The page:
Twins notebook: Diamond solid in Grapefruit League debut
FORT MYERS, Fla. -- Twins left-hander Scott Diamond didn't throw a single pitch in Grapefruit League action last spring. So while Saturday's outing was brief, it was nice for Diamond to continue what has been a normal spring so far in 2014.
Diamond threw two innings against Boston in the Twins' 6-2 win in the home opener at Hammond Stadium. The 27-year-old lefty gave up a solo home run to Daniel Nava in the first inning, but he was more annoyed with the four-pitch walk he issued to Mike Carp to lead off the second.
"The walk, I'm a little bit upset about," Diamond said. "The Nava home run, those are going to happen. It's just upsetting it happened in the first outing. But the walk is what I'm most upset about. Four pitches is never what you want to do. But I attacked for the rest of the inning and was able to get out scot-free."
Diamond had surgery in December of 2012, prior to spring training 2013. He was later placed on the disabled list and missed the beginning of the regular season, too. When Diamond did return to the Twins, he put up disappointing numbers after a solid year in 2012. He finished his 2013 campaign with a 6-13 record and a 5.43 ERA.
He now enters camp as one of several candidates for the Twins' No. 5 spot in the starting rotation. Saturday's start was the beginning of a month-long battle for a roster spot. But after missing most of spring training last year, Diamond was just happy to be on the mound at Hammond Stadium.
"I think that's the big thing is I actually have some time to adjust, getting to see hitters, that kind of thing," Diamond said. "Last year in spring training being hurt, I was facing (Gulf Coast League) and rookie-ball guys. To be able to come out in spring in this type of atmosphere, get the heart pumping a little bit definitely is going to help me to get better adjusted for the season."
Despite issuing a first-inning home run, Diamond received some early run support from Minnesota's offense. Five straight Twins batters reached base, capped by a bases-loaded walk from Trevor Plouffe that put Minnesota 2-1. Designated hitter Kennys Vargas later hit a sacrifice fly to drive in Josh Willingham for the third run of the inning.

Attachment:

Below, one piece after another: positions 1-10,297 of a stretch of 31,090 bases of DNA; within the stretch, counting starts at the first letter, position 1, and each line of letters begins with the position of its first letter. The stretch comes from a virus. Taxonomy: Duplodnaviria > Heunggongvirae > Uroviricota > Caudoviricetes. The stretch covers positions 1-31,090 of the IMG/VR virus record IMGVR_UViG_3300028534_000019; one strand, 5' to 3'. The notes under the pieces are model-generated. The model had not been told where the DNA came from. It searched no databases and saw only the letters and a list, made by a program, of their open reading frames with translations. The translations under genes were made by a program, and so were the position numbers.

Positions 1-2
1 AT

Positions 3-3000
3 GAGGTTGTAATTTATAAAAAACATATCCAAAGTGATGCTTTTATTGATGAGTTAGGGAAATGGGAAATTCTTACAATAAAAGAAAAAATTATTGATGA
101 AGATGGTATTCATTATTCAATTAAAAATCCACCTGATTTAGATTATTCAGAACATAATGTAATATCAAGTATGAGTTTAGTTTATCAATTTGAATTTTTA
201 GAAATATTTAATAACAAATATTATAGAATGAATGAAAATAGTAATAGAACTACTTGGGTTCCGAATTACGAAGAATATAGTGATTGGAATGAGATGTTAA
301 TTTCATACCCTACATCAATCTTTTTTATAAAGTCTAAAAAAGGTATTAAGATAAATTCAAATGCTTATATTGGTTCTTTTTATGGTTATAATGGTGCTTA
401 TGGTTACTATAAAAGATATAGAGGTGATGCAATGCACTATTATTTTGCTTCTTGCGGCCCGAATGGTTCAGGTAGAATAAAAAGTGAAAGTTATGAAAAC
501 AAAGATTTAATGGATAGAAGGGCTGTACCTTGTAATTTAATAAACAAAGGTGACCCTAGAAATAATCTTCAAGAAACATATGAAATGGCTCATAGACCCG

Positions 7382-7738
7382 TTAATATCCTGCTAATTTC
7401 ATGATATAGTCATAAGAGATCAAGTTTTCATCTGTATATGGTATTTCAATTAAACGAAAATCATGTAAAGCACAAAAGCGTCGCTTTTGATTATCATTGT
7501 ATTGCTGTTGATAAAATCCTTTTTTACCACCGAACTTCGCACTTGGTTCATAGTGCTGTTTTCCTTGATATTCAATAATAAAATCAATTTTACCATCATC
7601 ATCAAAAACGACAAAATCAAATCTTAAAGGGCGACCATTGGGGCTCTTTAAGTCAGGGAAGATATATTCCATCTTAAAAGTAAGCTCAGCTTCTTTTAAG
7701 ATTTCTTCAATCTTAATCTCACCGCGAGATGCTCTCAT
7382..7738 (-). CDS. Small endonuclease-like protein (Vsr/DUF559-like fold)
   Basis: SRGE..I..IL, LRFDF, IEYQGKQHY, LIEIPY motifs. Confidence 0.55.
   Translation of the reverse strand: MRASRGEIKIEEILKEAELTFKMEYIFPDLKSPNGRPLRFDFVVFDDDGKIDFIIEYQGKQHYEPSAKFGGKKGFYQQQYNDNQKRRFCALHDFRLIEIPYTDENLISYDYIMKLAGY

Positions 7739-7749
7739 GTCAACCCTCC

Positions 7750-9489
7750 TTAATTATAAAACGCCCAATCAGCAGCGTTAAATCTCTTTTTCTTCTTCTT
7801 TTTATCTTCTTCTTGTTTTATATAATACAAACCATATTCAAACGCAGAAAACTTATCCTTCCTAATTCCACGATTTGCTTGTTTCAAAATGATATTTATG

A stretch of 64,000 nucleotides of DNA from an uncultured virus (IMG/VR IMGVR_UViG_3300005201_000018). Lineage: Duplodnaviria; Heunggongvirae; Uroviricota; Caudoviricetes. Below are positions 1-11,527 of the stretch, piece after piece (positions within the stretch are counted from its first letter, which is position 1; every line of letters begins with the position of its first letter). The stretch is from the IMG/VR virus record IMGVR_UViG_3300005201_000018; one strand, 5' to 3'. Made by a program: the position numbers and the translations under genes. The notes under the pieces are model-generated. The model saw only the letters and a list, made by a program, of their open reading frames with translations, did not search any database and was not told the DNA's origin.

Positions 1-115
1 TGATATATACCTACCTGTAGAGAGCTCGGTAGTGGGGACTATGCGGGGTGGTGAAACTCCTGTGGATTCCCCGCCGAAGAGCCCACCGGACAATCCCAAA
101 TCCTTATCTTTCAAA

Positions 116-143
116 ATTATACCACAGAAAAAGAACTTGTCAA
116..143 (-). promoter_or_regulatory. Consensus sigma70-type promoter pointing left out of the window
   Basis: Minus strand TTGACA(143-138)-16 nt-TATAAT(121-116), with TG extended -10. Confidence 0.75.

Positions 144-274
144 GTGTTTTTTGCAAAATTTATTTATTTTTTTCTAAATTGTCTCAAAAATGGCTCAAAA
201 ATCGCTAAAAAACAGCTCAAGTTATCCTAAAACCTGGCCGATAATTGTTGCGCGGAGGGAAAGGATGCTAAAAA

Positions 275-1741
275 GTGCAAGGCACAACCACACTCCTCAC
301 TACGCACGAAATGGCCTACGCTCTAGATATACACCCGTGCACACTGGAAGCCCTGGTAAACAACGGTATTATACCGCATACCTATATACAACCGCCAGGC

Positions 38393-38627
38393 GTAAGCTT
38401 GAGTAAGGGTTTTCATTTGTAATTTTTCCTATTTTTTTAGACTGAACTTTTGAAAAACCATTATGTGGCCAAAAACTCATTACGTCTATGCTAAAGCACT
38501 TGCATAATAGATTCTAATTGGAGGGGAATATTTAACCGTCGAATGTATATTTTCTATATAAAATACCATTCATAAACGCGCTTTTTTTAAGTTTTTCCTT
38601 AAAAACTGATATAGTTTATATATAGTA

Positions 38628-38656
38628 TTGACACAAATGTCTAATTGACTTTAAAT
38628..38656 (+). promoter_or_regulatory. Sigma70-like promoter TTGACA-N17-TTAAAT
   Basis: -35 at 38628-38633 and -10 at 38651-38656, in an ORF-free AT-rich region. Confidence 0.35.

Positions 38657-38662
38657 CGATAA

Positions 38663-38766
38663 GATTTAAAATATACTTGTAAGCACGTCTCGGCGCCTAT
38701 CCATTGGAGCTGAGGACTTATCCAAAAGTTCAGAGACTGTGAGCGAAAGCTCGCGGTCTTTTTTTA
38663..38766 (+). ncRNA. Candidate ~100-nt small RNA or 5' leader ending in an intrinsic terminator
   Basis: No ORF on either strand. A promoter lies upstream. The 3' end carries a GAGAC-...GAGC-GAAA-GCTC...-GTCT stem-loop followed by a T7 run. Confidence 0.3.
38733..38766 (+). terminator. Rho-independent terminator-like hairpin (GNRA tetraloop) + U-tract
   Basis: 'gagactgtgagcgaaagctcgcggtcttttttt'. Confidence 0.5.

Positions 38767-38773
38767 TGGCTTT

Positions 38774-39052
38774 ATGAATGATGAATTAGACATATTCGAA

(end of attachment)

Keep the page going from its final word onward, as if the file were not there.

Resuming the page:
The rest of the Twins' runs came courtesy of Chris Parmelee, who blasted a three-run home run in the bottom of the fifth inning off former Minnesota reliever Jose Mijares.
"I don't worry about him against lefties, because he hangs in there pretty decent on them," Twins manager Ron Gardenhire said of Parmelee. "When he's swinging good, he stays in there really nice against lefties."
Mauer plays first game at first base: It's taken some time for Joe Mauer to get used to being called a first baseman. On Saturday, the former catcher played in his first spring training game since it was announced that he'd be switching positions.
Mauer was tested at first base in the first inning of Saturday's game against Boston. After a solo homer by Daniel Nava, former Twin and current Red Sox catcher A.J. Pierzynski hit the first pitch he saw from Scott Diamond right to Mauer at first. Mauer easily made the play and ran to the base for the final out of the inning.
"Every time I'm at first base, I'm like, 'Hit it at me. Let's get it over with,'" Mauer said. "I felt good out there at first. I felt good at the plate, too, so it was a good day."
Nothing changed offensively for Mauer, a three-time batting champion and former MVP. Batting third for the Twins, Mauer drove in second baseman Brian Dozier with a base hit to right field to score Minnesota's first run of the three-run first inning.
It wasn't Mauer's first time playing first base -- he's spent 56 games of his career there over the past few years -- but it was his inaugural spring training expedition at first.
"It was a little different," Mauer said. "I was a little worried about seeing the ball off the bat; a little bright back there. But I'm glad I got a ball in the first inning and made the play."
First phase of renovations unveiled: Saturday's home opener officially marked the unveiling of Phase I of the Hammond Stadium renovations, which were completed just in time for Minnesota's game against Boston.
Twins president Dave St. Peter, assistant to the president Bill Smith, and several Lee County officials were on hand for a pregame ribbon cutting ceremony on the new boardwalk beyond the right field fence. The 360-degree boardwalk is perhaps the biggest part of Phase I, as it extends the concourse to the entire outfield. It adds an additional 1,236 seats, as well as berm seating in left field.
"I think today is a great day," St. Peter said. "Lee County has been a great home for Twins baseball since 1991, but I think today represents the future. I think this renovation project for both the fans and for player development is going to be significant in terms of our franchise continuing to be successful."
Because of the added seating, the Twins set a new record for highest attendance at Hammond Stadium as 8,547 fans attended Saturday's game. The previous record was set last spring when 8,366 watched Minnesota take on the New York Yankees.
Phase II of the park's renovations won't be completed until spring of 2015 and will include more major upgrades to the structure of the stadium. That includes expanded concourses, new restrooms, improvements to the press box, and upgraded concessions. An additional 57,000 square feet will be added with the stadium expansion.
The total cost of the Hammond Stadium renovations is $48.5 million, with the Twins contributing $6 million and Lee County footing the bill for the remaining $42.5 million.
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